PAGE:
In June 1967, as the IDF pushed the Jordanians out of the Old City commanders radioed historic words to command central. “Har HaBayit b’yadeinu,” “The Temple Mount is in our hands.” Soldiers who knew little or nothing of Jewish texts cried and danced with joy. What was that really all about? If we just ignore it and act as if it has nothing to do with us today, we may be making a colossal error and failing an important test. It might not even be one of those Israel-oriented issues that you ever think about. But be aware that out there they are thinking about it and they are watching. v
Comments for Larry Gordon are welcome at firstname.lastname@example.org.
The Shofar And The Wall
By Rabbi Moshe Segal
Editor’s note: The Holy Temple in Jerusalem was twice destroyed—by the Romans in the year 69 CE, and by the Babylonians on the same date in 423 BCE. One wall remains standing as a living symbol of the Jewish people’s ownership over the land of Israel and the city of Jerusalem—the Kotel HaMaaravi or “Western Wall.”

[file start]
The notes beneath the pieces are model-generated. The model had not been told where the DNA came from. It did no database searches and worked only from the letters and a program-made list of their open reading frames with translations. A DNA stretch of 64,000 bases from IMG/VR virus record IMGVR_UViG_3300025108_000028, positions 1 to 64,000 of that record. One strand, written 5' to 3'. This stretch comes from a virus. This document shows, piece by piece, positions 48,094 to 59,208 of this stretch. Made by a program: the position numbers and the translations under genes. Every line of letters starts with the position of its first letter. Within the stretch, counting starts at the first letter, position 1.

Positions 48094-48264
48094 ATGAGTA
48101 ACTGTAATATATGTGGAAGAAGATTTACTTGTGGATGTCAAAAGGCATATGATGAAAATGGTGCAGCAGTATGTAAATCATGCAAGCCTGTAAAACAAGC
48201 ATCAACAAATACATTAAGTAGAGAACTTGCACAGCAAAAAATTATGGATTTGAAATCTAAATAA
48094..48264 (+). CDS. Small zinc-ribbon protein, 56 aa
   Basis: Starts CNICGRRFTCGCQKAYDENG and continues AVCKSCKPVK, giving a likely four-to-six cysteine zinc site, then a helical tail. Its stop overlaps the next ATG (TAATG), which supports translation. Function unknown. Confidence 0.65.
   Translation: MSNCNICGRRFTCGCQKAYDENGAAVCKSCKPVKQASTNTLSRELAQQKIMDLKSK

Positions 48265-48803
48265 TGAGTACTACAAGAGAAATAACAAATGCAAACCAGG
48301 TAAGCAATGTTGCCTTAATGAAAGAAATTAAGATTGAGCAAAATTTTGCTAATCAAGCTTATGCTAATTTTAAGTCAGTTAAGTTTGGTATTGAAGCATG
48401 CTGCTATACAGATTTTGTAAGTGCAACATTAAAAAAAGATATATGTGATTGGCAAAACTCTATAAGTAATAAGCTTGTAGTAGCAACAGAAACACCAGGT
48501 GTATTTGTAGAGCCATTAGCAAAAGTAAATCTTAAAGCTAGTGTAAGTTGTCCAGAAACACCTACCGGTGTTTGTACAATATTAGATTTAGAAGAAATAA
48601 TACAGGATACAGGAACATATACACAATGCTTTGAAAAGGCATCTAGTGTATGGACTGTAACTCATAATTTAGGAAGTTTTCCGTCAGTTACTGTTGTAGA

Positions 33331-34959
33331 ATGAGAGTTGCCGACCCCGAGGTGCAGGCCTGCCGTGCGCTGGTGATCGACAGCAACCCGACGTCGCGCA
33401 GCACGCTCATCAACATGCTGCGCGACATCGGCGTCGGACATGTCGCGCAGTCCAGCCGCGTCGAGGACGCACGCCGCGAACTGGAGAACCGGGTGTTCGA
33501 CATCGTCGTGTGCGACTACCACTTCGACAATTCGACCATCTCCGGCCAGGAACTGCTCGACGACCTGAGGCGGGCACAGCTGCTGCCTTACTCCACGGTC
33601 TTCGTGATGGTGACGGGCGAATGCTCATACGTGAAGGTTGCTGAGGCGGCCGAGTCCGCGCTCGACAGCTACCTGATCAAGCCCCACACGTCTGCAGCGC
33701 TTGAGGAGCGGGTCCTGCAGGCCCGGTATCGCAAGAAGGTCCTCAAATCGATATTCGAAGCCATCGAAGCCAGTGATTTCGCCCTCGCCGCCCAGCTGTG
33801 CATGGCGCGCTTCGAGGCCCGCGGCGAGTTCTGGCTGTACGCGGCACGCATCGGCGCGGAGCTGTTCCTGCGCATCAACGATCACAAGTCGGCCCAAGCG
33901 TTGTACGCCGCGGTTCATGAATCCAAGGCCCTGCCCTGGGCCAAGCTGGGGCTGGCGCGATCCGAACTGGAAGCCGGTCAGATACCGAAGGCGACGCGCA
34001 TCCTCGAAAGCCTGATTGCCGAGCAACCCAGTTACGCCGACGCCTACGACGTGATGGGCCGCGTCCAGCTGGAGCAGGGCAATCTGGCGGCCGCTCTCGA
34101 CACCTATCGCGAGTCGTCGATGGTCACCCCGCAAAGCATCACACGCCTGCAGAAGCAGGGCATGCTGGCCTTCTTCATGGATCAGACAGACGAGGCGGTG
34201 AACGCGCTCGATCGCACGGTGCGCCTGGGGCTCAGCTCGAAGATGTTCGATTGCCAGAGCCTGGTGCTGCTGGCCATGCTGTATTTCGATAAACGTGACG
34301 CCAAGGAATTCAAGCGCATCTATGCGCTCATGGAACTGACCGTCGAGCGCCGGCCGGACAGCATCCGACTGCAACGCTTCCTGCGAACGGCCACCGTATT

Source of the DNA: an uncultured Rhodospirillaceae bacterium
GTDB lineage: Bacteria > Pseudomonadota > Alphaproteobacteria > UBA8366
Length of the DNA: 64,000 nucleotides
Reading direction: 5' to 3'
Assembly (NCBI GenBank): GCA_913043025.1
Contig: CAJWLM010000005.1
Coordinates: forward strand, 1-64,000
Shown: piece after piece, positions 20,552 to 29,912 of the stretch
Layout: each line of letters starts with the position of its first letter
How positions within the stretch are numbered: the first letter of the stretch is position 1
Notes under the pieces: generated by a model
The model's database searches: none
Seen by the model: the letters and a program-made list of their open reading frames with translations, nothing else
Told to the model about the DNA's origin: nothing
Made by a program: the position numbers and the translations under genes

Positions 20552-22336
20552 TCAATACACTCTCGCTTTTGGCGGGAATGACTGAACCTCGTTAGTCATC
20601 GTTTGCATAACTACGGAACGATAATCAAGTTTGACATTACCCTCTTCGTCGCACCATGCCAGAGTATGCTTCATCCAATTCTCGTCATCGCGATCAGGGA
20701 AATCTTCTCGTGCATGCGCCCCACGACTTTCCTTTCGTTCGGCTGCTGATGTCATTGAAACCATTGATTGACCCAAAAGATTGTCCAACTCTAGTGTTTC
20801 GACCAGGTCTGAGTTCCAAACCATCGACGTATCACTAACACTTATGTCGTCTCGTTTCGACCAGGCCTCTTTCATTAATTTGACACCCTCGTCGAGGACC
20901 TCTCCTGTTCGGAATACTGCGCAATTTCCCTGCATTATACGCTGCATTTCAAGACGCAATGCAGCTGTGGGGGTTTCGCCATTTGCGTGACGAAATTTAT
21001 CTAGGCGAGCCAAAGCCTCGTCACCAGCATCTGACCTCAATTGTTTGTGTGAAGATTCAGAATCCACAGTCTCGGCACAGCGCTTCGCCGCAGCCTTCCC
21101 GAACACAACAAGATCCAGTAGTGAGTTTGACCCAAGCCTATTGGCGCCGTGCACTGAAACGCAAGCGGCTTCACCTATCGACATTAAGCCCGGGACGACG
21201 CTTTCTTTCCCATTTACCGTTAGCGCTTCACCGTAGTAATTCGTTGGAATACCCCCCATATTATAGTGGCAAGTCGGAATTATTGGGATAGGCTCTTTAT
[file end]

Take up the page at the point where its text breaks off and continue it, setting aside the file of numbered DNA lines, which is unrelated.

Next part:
What follows is an excerpt (translated from the Hebrew) from the memoir of Rabbi Moshe Segal (1904–1985), a Lubavitcher chassid who was active in the struggle to free the Holy Land from British rule.
In those years, the area in front of the Kotel did not look as it does today. Only a narrow alley separated the Kotel and the Arab houses on its other side. The British Government forbade us to place an Ark, tables, or benches in the alley; even a small stool could not be brought to the Kotel. The British also instituted the following ordinances, designed to humble the Jews at the holiest place of their faith: it was forbidden to pray out loud, lest one upset the Arab residents; it was forbidden to read from the Torah (those praying at the Kotel had to go to one of the synagogues in the Jewish quarter to conduct the Torah reading); it was forbidden to sound the shofar on Rosh Hashanah and Yom Kippur. The British Government placed policemen at the Kotel to enforce these rules.